If it’s horror you’re after, you should probably consider a Shudder subscription. This streaming service is dedicated to macabre movies, spine-chilling shows and everything adjacent, and at £4.99 per month is fairly cheap compared to most of its peers. You also get a free 7-day trial to put it through its paces.
With over 550 films, documentaries, TV series and one-off shows to choose from, it can be difficult to know where to start as a new Shudder subscriber, but fear not, dear reader: Stuff is here to help. We’ve been through the entire library to pick out our favourite scary movies. The crème de la scrème, if you will. So if you’re in the mood for a sleepless night, read on.
There are two versions of Shudder available to UK viewers. There’s a standalone service, and then there’s the Shudder channel which can be added as an optional extra for your Amazon Prime Video account. Despite both being called Shudder, theses have slightly different content libraries, so we’ve included links to both services where appropriate. If you don’t see a link to something, that means it’s not available on that version of Shudder.
Want to know the best scary movies on other streaming platforms? We’ve got you covered:
- The best horror films on Netflix
- The best horror films on Prime Video and Freevee
- The best horror films on Now Cinema and Sky
- The best horror films on Disney+
The Texas Chainsaw Massacre (1974)
One of the all-time horror greats, this low-budget, lo-fi bombshell clips along at a brisk pace without ever feeling rushed. Directed by Tobe Hooper, The Texas Chainsaw Massacre follows a bunch of road-tripping teenagers who get side-tracked on a rural Texas highway after picking up an odd hitchhiker.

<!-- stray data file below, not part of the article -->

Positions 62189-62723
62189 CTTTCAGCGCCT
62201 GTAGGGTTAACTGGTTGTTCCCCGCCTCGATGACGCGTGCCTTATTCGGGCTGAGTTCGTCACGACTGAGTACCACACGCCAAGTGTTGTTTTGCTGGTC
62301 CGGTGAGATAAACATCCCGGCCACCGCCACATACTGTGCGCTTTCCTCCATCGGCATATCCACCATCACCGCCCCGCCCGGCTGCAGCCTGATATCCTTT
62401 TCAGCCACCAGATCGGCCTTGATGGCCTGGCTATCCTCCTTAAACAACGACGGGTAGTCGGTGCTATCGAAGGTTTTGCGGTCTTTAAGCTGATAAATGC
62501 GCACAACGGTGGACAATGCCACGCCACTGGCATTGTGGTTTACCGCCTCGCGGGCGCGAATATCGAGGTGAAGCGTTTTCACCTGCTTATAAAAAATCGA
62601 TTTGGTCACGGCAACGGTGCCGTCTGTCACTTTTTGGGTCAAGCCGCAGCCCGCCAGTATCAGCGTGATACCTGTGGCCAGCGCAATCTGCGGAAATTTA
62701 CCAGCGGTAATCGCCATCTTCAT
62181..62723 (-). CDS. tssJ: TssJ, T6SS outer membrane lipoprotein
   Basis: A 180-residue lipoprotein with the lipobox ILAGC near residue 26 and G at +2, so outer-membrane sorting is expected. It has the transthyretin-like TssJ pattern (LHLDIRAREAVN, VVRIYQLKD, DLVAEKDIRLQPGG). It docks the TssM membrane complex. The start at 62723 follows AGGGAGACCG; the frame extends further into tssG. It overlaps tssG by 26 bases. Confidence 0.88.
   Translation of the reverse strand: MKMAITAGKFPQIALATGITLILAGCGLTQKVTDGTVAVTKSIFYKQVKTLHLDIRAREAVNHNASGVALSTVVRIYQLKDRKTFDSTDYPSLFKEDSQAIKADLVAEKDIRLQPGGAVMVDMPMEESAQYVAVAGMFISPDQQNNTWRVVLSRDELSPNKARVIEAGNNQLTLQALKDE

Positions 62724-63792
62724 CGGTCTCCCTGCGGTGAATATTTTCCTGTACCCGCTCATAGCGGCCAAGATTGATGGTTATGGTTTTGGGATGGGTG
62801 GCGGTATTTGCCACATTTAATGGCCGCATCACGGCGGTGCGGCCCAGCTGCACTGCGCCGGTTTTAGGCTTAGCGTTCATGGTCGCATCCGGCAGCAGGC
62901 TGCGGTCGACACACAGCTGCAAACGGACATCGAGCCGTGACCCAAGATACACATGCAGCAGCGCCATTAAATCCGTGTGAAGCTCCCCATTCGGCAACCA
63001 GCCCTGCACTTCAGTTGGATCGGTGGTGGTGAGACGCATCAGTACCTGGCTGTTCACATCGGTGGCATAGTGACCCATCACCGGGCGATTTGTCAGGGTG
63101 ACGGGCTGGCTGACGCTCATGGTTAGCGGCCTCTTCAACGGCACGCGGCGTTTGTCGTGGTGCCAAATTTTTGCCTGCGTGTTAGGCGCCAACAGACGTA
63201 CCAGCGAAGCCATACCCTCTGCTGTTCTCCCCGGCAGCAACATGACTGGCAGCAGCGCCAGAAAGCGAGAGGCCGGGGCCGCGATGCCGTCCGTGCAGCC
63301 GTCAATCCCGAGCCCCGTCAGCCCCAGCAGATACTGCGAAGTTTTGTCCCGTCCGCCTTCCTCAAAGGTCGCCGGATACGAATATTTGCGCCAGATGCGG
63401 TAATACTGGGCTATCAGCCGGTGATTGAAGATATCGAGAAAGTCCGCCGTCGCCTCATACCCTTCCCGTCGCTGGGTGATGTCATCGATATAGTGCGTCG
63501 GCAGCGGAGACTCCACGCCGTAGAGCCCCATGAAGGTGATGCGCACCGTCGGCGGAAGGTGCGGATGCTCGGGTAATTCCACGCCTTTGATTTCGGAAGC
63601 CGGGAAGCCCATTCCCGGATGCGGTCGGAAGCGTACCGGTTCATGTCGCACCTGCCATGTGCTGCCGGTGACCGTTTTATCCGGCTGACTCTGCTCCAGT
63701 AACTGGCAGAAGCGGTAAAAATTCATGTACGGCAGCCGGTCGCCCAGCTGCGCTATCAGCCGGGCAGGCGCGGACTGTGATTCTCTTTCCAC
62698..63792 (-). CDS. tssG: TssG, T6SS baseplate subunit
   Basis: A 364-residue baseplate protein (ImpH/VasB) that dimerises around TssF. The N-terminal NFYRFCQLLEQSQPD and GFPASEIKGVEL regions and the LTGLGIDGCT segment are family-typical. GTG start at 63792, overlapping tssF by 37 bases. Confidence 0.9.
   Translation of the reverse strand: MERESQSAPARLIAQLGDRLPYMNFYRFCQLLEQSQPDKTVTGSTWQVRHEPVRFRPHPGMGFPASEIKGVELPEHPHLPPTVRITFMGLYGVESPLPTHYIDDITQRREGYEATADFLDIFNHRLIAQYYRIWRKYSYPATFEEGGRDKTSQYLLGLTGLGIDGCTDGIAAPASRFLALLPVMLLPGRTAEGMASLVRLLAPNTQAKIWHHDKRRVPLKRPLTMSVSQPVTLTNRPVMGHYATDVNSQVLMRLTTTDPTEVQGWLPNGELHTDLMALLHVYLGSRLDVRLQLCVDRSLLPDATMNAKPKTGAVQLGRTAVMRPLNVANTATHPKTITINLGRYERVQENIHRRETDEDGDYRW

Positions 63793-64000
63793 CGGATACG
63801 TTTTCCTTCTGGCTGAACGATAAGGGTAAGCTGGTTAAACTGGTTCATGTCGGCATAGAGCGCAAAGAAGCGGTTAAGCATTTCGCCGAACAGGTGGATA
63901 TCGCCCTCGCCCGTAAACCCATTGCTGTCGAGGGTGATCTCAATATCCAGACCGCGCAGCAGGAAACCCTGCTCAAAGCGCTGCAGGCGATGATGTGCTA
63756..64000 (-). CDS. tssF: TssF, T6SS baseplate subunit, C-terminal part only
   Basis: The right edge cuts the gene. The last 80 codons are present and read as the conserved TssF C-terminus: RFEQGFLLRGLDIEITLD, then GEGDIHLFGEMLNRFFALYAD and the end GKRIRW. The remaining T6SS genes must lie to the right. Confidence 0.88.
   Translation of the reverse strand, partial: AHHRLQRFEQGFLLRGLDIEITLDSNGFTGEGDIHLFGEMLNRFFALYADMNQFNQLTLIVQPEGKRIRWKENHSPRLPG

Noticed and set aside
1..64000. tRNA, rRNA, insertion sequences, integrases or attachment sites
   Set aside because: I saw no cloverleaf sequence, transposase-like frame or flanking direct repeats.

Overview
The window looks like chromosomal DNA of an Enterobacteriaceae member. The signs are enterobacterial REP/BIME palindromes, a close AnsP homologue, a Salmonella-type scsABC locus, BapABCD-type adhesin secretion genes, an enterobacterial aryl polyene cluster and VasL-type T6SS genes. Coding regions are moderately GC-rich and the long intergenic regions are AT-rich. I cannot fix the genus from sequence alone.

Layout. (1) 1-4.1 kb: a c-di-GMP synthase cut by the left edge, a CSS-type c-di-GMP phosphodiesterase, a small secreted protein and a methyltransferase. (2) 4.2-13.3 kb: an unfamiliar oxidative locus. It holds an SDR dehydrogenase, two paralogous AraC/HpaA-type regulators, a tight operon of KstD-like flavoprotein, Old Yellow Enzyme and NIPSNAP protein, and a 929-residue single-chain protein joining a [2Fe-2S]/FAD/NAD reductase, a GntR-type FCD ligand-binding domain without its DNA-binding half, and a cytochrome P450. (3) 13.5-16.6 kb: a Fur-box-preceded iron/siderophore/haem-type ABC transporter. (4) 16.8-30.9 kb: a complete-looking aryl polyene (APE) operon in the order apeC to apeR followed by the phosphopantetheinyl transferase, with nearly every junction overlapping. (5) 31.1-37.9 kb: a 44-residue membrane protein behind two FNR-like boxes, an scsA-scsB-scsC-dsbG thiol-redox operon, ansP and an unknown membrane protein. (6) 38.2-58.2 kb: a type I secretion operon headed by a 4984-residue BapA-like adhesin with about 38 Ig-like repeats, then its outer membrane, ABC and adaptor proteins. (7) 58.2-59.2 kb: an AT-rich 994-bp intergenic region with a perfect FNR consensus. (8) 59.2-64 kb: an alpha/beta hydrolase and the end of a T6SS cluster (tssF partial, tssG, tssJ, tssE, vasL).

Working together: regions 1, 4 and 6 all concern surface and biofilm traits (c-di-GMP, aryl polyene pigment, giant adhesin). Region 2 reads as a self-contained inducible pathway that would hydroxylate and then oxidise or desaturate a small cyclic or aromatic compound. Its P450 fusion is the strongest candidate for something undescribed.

To reveal more would risk ruining the mouth-watering shocks to come, but it’s probably not spoiling anything to say that, yes, some tree-felling equipment does get used in a non-traditional way. Ghoulishly great stuff, with an unforgettable final shot.
There’s an urban myth about a cursed videotape doing the rounds. Pop the tape in your VCR, watch it…and you’ll receive a creepy phone call shortly thereafter. A scratchy voice is on the line, uttering only the words “seven days.” You’ll be dead precisely one week later, your corpse horrifically contorted. After a group of teenagers reportedly fall victim to the curse, a sceptical journalist vows to uncover the truth. But some stories may be better left untold.
The movie that kickstarted the late 1990s/early 2000s Japanese horror craze, Hideo Nakata’s Ringu is wonderfully eerie and atmospheric. It’s a masterpiece of brooding tension, and also features one of the most downright disturbing reveals in movie history. Those who’ve seen it will know exactly the scene we’re talking about. A must-watch for any horror fan.
An American Werewolf in London
After a young American tourist is set upon by a strange and vicious beast on a Yorkshire moor, he discovers that something inside him has changed – and realises that something terrible is going to happen come the next full moon.
Perhaps best known for its ground-breaking transformation scene (courtesy of special effects legend Rick Baker), John Landis’ movie remains one of the most enjoyable horror-comedies ever made, largely because it succeeds in being both extremely scary and drily amusing without either trait spoiling the other.
Later given a Hollywood remake under the new title of Quarantine, this low budget, lo-fi Spanish movie offers a novel spin on the well-worn found footage approach: it’s presented in real-time.